The primary concern with the BNPL model has centred around its impact on the consumer spending pattern. While offering convenient credit access, it can potentially encourage overspending and lead customers to purchase more than they can afford. SomeBNPL providers charge interest and penalty fees for late payment, catching customers off guard. Moreover, the ability to make multiple BNPL purchases with different providers can result in a larger debt that becomes difficult to manage and repay.

The secondary concern with the BNPL model pertains to its potential of unwelcomed risks. These risks mainly stem from the fact that a lot of BNPL operators do not adhere strictly to the Know Your Customer (hereinafter referred to as 'KYC') guidelines, acting against the mandatory guidelines of the RBI. In India, it is common for customers to undergo a minimal KYC process by submitting their Aadhar Card and Pan Card documents only. The central bank of India, the RBI has expressed caution and concern regarding BNPL schemes for such un-regularisation, given the multitude of players in this rising industry. In a study, it was found that Indian Android users have access to around 1,100 lending applications across more than 80 application stores. Out of these, approximately 600 were discovered to be operating illegally. The nonchalant approach towards the prescribed protocols has given rise to adverse outcomes, including instances of identity theft and fraudulent lending practices commonly referred to as "ghost lending".

India has already witnessed a slew of incidents highlighting failures in the digital lending and BNPL sector, with identity theft cases exposing vulnerabilities. One such case resurfaced when Indiabulls' digital lending platform Dhani faced allegations of fraudulent loan disbursements, where imposters used stolen PAN and personal information. Numerous victims expressed their frustration on Twitter, pointing out that digital lending companies often rely solely on PAN and address proof for customer verification. This incident reflected a failure on Dhani's part to adhere to KYC guidelines, as leaked private data can be accessed on the dark web. The victims rightly blamed the lenders for not independently verifying KYC details, leading to unauthorized loans that negatively impacted their credit records.

In addition to the non-adherence to regulatory frameworks, the BNPL model has frequently faced criticism in India due to inadequate financial literacy. Furthermore, the presence of potential hidden fees and penalties[1] within intricate terms and conditions may escape the attention of customers. Another concern is the way BNPL can discourage savings, which holds particular significance for individuals residing in low-income or middle-income nations. These obstacles pose a threat to the extent of financial inclusivity, undermining the very purpose of embracing the BNPL model, as it is frequently the uninformed and underprivileged population who are most vulnerable to being disproportionately affected.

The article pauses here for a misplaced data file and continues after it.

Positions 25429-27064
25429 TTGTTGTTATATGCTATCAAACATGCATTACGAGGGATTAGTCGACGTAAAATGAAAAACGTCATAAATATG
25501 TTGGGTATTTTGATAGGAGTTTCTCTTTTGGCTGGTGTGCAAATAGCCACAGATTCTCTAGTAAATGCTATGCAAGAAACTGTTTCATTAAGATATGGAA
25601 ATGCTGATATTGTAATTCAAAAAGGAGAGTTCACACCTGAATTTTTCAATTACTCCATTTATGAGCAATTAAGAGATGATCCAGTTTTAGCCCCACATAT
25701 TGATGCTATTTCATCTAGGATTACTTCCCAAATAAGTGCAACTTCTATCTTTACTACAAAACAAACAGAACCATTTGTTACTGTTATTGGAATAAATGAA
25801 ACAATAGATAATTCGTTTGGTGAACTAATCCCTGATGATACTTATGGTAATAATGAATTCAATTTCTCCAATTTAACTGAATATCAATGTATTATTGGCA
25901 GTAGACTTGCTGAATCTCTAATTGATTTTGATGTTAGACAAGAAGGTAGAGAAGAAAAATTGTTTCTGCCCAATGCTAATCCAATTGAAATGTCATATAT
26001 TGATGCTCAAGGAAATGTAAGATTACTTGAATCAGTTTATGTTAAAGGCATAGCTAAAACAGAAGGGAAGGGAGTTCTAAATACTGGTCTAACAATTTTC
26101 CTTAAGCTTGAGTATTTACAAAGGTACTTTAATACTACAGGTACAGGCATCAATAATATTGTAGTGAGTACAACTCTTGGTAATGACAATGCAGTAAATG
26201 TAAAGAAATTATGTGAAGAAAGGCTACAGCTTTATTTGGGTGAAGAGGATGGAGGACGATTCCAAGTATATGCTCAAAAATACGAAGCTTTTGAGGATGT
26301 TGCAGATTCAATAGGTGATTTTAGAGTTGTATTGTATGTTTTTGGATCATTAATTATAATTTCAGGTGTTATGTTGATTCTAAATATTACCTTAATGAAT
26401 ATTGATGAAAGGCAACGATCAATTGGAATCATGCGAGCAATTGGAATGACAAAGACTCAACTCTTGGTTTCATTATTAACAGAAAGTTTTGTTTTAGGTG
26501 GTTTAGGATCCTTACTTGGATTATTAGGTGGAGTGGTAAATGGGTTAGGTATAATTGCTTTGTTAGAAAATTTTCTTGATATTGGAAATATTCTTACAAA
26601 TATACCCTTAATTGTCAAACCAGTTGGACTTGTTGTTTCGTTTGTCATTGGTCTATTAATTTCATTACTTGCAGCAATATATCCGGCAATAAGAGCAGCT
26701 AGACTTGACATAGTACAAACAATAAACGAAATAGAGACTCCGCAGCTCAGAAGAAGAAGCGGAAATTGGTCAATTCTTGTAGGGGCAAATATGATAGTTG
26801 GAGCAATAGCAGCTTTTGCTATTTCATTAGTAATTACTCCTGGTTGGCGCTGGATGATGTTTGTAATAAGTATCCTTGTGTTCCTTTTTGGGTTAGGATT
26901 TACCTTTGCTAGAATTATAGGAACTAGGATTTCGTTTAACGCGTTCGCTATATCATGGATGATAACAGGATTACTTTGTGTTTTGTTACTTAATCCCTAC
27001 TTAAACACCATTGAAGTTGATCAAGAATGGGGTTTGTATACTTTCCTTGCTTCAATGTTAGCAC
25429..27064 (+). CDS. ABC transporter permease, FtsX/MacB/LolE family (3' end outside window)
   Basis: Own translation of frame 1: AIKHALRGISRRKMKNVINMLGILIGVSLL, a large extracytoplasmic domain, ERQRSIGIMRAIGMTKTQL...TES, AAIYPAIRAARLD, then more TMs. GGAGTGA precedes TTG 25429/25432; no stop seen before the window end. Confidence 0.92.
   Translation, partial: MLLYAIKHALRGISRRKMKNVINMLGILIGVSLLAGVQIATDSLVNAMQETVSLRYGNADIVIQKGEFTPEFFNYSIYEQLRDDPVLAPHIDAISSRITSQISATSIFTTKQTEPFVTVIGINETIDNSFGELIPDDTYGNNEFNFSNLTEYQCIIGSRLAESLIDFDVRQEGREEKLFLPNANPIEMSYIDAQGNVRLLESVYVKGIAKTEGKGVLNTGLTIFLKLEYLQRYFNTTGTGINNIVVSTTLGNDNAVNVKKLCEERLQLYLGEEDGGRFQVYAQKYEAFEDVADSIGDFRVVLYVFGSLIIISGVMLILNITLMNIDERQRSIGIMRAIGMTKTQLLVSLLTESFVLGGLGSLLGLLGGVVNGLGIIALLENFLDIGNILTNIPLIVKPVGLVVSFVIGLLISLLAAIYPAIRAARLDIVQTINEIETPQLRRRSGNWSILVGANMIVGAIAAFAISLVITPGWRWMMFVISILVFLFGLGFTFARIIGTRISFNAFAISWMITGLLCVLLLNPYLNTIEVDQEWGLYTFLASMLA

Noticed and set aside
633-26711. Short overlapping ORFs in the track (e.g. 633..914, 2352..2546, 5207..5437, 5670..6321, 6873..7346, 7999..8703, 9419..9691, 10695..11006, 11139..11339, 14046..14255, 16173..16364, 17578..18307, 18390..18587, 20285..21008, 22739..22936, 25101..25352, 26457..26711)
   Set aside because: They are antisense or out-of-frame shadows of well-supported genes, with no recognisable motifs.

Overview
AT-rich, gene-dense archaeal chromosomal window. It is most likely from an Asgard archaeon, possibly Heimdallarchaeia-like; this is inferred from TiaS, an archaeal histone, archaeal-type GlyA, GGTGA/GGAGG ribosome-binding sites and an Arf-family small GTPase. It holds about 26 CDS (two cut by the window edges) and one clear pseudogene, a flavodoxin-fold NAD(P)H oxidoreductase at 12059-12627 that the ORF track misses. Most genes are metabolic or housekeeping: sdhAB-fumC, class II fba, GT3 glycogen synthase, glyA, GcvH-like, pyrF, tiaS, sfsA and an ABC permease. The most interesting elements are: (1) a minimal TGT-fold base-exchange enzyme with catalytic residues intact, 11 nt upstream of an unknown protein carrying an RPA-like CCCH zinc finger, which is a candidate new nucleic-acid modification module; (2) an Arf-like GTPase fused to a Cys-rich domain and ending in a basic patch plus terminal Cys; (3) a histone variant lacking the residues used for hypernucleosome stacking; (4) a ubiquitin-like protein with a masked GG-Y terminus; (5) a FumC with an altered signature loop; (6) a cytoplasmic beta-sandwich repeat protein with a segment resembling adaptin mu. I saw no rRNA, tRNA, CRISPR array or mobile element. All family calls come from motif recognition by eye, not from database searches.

There is a pressing need to establish regulations for the BNPL industry to unlock its full potential in catering to the unbanked and underbanked populations. It is essential to strike a balance between stringent oversight of this sector while ensuring that it retains its inherent attributes of simplicity and convenience.

Global Expansion Of BNPL

In 2022, the global market for BNPL reached a valuation of USD 23.22 billion. It is anticipated that the market will witness substantial growth, with a projected increase from USD 30.38 billion in 2023 to USD 122.19 billion by 2030, demonstrating a Compound Annual Growth Rate (CAGR) of 22.0% throughout the forecast period Sales and active customer numbers have also increased significantly, with the Australian BNPL payments (known to be excelling in the BNPL market) projected to reach $14,241.5 million by the end of 2023. These products are transforming societies, especially in countries like Indonesia and Bangladesh with low credit card usage.

In 2022, the value of buy now pay later (BNPL) services in India almost surpassed USD 7000 million. A considerable 22% of Indian consumers have utilized BNPL services for purchasing goods. The primary segment driving the BNPL market in India consists of individuals between the ages of 26 and 35. Approximately 70 million Indians currently possess credit accessibility, accounting for around 7% of the country's population. However, it is noteworthy that a significant majority of 93% of Indians still lack access to credit facilities. Although the Buy Now Pay Later (BNPL) industry in India is still in its early stages, it is important to examine the effective approaches taken in various jurisdictions to regulate this sector and promote favorable advancements in terms of financial inclusivity. The key players in this regard are the United Kingdom and Australia.

United Kingdom

Demand for BNPL deals has surged in the UK across all age groups. A survey revealed that nearly a fifth of over-65-year-olds have used or plan to use BNPL in the next year. While BNPL loans are interest-free when paid on time, some providers have removed late fees.